Traffic & Engagement KPIs

11. Unique visitors

12. Repeat visitors

How many of your visitors are repeat visitors? Ideally, more than 1/3 of your traffic should consist of repeat visitors. And don’t forget to reward those repeat visitors.

13. Purchase intention

You’re not going to like tracking this KPI, but it’s important to determine how many % of visitors actually have a purchase intention. There are various methods of determining the % of audience with a purchase intention, but the simplest way consist of segments (referring to Analytics) built with rules such as: “has viewed pages X, Y, Z”, “has completed goal X” etc. Not a very exact method, but it’s a quick’n’dirty solution that gives you an insight on how much of your traffic actually has a purchase intention.

14. Page views per visit / product views per visit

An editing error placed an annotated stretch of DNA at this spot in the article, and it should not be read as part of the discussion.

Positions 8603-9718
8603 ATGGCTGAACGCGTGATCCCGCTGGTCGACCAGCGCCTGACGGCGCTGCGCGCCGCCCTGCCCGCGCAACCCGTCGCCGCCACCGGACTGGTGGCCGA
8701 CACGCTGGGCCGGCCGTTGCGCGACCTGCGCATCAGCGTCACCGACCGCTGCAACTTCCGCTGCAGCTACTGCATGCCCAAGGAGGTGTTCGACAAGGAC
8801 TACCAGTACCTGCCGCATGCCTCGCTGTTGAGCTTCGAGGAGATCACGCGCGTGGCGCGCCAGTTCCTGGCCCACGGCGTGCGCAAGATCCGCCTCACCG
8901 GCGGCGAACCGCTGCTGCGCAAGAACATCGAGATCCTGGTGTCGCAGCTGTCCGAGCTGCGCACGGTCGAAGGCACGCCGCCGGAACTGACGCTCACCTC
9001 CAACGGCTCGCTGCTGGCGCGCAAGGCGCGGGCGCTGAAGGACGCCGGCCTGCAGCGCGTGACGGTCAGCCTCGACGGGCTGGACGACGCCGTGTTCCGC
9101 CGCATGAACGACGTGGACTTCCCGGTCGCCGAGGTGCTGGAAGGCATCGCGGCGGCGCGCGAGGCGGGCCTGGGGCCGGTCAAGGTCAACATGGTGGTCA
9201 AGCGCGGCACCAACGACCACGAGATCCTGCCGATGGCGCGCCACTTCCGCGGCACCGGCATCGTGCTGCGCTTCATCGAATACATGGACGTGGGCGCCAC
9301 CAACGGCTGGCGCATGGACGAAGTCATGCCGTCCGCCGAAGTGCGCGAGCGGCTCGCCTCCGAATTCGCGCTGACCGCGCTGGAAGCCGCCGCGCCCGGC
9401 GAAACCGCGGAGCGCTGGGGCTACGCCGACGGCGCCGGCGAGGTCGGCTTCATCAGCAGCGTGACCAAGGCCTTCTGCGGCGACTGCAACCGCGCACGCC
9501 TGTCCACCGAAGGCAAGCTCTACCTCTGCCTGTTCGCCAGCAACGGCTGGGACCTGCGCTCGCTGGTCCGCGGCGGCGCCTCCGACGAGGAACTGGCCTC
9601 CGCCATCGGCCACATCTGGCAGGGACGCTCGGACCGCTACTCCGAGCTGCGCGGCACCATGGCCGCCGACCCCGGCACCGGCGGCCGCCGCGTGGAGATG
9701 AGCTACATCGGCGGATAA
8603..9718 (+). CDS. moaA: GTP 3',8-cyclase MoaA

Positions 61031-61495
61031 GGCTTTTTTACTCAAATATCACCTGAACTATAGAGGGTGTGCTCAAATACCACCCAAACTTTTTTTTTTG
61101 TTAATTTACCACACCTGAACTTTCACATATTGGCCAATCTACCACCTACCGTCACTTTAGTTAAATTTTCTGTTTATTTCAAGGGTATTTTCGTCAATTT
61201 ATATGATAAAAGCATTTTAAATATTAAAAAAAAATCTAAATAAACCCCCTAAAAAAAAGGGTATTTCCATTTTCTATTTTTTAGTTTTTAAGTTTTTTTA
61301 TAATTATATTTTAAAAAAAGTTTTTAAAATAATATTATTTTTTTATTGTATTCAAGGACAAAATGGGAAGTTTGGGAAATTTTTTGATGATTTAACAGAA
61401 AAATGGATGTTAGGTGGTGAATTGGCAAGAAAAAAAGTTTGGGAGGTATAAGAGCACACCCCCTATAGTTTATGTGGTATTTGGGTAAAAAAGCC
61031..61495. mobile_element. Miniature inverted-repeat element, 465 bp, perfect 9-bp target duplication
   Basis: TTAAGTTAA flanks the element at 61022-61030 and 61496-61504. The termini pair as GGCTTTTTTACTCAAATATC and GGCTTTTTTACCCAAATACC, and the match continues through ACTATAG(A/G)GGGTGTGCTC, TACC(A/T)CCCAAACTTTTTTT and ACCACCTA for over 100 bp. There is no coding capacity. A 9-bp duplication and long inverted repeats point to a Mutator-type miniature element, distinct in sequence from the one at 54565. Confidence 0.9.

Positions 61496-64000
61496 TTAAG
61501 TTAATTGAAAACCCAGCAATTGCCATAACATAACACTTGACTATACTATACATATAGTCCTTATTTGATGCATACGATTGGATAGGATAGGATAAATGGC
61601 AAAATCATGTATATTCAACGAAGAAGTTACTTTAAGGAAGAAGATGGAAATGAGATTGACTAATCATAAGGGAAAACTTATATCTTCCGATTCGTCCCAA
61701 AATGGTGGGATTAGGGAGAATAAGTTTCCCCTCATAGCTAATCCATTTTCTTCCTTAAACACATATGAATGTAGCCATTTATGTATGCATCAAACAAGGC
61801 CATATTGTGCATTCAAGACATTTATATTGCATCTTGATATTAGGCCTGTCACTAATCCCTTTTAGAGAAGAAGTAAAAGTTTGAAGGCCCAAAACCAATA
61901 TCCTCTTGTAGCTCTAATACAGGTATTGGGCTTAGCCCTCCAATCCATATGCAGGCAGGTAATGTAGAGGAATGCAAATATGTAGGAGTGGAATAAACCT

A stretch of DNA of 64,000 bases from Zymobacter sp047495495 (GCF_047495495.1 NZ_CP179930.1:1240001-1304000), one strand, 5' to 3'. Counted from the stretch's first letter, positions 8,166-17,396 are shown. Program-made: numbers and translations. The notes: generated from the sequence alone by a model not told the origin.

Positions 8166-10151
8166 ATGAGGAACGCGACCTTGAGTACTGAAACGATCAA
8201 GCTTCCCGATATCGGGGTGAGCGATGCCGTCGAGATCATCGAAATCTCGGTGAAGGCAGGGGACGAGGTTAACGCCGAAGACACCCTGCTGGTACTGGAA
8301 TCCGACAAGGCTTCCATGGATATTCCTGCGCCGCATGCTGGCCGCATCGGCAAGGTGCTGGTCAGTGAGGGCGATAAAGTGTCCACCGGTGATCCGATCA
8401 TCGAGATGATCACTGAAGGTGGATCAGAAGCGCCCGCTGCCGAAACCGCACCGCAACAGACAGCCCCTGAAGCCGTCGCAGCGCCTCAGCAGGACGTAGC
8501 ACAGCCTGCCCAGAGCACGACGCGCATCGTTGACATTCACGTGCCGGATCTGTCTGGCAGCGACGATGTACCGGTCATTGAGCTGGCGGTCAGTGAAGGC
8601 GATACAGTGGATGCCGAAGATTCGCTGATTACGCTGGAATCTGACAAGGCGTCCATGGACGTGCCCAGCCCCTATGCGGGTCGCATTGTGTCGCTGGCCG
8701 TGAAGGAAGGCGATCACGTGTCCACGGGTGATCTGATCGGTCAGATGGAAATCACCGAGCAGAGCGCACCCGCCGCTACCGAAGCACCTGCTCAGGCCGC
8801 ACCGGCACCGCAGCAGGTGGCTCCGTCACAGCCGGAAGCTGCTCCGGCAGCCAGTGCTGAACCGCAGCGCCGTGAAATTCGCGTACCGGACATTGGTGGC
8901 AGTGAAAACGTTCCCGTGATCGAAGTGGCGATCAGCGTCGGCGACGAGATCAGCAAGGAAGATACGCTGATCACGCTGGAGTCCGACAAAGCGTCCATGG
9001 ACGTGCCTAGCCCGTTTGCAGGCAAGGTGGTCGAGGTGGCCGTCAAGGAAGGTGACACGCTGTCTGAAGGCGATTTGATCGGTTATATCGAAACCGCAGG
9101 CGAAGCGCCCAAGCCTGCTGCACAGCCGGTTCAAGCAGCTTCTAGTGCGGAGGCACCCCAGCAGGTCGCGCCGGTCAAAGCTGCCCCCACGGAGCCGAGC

Page views per visit fits into the “nice to know” category of metric and can turn out to be misleading and/or irrelevant, especially if you invest heavily in content marketing. An increase in page views does not necessarily translate into more sales.

On the other hand, tracking product views per visit is a more useful approach, as it can be used as a good metric for optimizing product navigation / merchandising techniques. For example, I’ve tested a completely different category view / display style for one customer, which had a very positive impact on product views per visit and translated well into actual sales in the following months.

15. Bounce rate (top pages)